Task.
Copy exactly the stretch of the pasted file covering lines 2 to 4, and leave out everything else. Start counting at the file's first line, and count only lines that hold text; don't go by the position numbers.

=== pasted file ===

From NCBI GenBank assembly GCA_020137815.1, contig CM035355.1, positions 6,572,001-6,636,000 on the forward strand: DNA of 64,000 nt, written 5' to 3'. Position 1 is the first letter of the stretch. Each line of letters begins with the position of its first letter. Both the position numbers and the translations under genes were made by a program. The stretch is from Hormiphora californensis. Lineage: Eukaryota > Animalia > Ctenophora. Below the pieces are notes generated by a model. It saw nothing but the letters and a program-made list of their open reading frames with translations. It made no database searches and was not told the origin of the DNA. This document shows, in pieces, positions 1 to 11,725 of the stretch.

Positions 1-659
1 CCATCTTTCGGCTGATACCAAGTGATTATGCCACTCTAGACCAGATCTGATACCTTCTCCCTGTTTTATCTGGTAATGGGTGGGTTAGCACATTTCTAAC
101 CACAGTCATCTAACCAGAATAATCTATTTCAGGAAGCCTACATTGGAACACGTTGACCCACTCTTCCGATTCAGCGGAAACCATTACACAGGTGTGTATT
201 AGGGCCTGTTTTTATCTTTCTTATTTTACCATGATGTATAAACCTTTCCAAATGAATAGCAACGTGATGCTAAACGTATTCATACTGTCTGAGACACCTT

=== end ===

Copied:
Positions 1-659
1 CCATCTTTCGGCTGATACCAAGTGATTATGCCACTCTAGACCAGATCTGATACCTTCTCCCTGTTTTATCTGGTAATGGGTGGGTTAGCACATTTCTAAC
101 CACAGTCATCTAACCAGAATAATCTATTTCAGGAAGCCTACATTGGAACACGTTGACCCACTCTTCCGATTCAGCGGAAACCATTACACAGGTGTGTATT